Reg SHO (short for Regulation on Short Selling or Regulation Short; those SEC folks are creative!), besides changing the rules regarding naked short selling (which is beyond the purview of this article) established an experiment wherein from May 2, 2005 to August 5, 2007 one-third of all the stocks in the Russell 3000 index were exempted from the uptick and upbid rules. Detailed tick-level data (with short sales identified by the exchanges) was collected on all the stocks, with the 2000 stocks for which the bid or tick test was not removed serving as controls for the pilot group of stocks that had the rules lifted. The SEC Office of Economic Analysis analyzed the data and made it available to other economists as well. The outside economists and the SEC used varying methodologies to analyze the data; due to the number of different analyses conducted I will not describe them in detail, referring the interested reader instead to the SEC OEA report [pdf] for a good discussion of all the analyses. I provide only summaries of the results below.
The researchers were interested in the effect of the uptick/upbid tests on liquidity, volatility, the prevalence of ‘bear raids’, stock returns, and short interest. Generally speaking, different researchers reached similar conclusions. All researchers found that differences between uptick-test and non-uptick-test stocks were greater than between bid-test and non-bid-test stocks; for that reason when I will discuss only the uptick test stocks below. Multiple studies found that short-term (5-minute level) volatility increased significantly in pilot stocks, as would be expected, because short sellers could demand liquidity rather than supplying it. This increased the likelihood of small downward moves as short sellers hit the bid, exhausting all the orders at the best bid, then filling at the new lower best bid; conversely, upward volatility increased because large buyers were more likely to exhaust the best offer and drive the price higher without short sellers’ limit orders there. In fact, control stocks, because short sellers were forced to offer liquidity, had 10% greater liquidity on the offer than on the bid; this imbalance was corrected once the uptick rule was removed and test stocks thus had more balanced bid/offer liquidity (Diether, Lee, & Werner, It’s SHO Time! [pdf]).
Longer-term volatility (at the 30-minute level or longer) did not increase in pilot stocks. As to stock returns, the SEC study found no significant difference in returns over the first 6 months of the Reg SHO study. A more recent study of the same data by Harmon and Bar-Yam of the New England Complex Systems Institute or NECSI (Technical Report on SEC Uptick Repeal Pilot [pdf]) came to a different conclusion using different statistical methods. They found that pilot stocks–both Nasdaq and NYSE stocks– fell significantly relative to control stocks. I disagree with many of the methods they used, inlcuding fitting to a normal distribution and trimming outliers (with long-term stock returns having very fat tails–Mandlebrot has argued they are best described by the Cauchy distribution rather than a normal distribution–both those methods are inappropriate).*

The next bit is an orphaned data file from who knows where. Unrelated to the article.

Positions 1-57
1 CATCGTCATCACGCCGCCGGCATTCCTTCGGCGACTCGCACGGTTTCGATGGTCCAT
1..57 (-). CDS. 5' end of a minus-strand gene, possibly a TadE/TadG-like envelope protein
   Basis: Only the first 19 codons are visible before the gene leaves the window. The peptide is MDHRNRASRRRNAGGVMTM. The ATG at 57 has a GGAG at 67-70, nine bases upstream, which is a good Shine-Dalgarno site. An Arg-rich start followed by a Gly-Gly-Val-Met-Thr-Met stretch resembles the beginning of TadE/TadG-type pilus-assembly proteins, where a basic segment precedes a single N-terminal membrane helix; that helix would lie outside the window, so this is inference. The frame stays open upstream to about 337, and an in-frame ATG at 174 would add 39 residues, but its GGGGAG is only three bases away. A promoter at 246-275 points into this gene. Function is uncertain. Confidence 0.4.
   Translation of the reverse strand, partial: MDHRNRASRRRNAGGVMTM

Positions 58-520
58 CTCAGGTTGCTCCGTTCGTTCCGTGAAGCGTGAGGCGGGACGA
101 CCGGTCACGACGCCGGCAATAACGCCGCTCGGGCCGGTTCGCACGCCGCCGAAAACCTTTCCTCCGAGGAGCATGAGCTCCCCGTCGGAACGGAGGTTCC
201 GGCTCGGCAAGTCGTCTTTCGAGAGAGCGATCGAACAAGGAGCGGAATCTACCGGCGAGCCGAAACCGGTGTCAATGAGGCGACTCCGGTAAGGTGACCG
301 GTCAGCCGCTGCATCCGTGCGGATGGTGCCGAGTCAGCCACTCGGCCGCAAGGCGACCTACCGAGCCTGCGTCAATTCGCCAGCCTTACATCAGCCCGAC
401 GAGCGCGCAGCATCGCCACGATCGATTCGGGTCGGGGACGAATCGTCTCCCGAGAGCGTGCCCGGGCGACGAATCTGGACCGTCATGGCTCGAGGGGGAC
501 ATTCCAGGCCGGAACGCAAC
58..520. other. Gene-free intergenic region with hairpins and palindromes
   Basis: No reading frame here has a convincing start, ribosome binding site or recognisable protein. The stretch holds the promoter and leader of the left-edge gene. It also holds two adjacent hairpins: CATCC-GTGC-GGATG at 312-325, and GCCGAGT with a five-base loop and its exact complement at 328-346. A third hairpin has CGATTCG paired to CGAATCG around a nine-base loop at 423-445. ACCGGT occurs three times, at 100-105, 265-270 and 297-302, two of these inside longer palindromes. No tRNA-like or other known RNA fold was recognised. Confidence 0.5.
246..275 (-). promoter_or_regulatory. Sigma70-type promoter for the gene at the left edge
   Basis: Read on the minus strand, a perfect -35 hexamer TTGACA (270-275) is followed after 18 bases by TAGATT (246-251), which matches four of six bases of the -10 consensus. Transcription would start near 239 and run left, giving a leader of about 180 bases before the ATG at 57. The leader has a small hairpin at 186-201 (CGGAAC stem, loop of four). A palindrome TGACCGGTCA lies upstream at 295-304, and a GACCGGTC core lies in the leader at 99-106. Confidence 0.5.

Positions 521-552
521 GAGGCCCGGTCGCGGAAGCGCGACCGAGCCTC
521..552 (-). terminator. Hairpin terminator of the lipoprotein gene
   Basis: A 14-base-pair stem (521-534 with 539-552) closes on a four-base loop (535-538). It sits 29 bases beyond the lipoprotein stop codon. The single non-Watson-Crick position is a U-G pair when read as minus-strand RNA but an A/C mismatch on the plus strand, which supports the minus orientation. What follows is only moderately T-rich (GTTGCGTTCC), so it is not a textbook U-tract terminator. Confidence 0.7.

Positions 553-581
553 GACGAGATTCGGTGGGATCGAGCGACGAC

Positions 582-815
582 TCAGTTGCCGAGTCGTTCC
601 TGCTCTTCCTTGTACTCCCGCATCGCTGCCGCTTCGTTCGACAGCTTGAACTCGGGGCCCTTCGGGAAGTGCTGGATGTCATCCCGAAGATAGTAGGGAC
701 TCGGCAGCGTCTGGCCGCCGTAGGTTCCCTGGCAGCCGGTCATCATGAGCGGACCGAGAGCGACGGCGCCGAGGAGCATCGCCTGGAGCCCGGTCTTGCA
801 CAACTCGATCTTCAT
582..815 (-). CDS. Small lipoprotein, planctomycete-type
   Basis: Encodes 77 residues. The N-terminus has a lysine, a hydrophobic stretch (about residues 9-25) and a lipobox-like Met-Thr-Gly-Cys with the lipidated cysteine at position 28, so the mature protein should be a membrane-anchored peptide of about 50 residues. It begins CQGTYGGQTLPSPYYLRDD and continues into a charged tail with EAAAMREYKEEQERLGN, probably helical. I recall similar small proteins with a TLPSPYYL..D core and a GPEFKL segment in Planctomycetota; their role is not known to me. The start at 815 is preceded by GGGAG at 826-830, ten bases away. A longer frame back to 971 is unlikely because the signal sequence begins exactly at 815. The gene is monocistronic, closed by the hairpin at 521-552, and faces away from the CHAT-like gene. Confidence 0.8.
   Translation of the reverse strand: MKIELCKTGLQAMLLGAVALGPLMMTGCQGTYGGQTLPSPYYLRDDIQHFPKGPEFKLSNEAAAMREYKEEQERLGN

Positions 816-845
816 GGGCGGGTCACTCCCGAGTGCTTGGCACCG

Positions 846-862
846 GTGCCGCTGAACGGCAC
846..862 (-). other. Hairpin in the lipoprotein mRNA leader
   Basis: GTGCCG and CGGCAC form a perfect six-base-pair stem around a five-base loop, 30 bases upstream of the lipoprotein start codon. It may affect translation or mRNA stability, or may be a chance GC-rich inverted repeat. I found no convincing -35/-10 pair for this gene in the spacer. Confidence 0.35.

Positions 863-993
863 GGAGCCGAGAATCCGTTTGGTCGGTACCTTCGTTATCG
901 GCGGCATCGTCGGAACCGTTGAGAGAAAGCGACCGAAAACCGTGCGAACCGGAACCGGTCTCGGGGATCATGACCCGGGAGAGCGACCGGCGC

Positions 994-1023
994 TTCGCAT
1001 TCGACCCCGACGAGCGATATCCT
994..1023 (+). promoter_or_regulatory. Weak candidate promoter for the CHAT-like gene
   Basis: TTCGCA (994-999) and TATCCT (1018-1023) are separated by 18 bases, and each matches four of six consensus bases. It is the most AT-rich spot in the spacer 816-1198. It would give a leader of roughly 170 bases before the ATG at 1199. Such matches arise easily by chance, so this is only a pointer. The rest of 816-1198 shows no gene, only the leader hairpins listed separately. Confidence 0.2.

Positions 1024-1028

The more important problem with their finding is that pilot Nasdaq stocks fell by 2.09% relative to control stocks, while pilot NYSE stocks fell by 2.38% relative to control stocks. As I described above, the Nasdaq bid test was generally ineffective and it could easily be avoided by sending orders to ECNs. Therefore, similarly negative adjusted returns for both NYSE and Nasdaq stocks seems likely to be a spurious finding. Furthermore, even if this finding were robust, it could indicate either that stocks in general were overvalued due to the uptick/upbid rules or that they became undervalued when the uptick/upbid rules were removed. I must wonder why the NECSI researchers did not compute the stock return data for the rest of the Reg SHO pilot period, instead sticking to the data from the first 6 months that was used by the SEC. As to bear raids, different researchers searched for them in different ways. Some used variance and semi-variance. These measures capture normal volatility more so than extreme events like bear raids.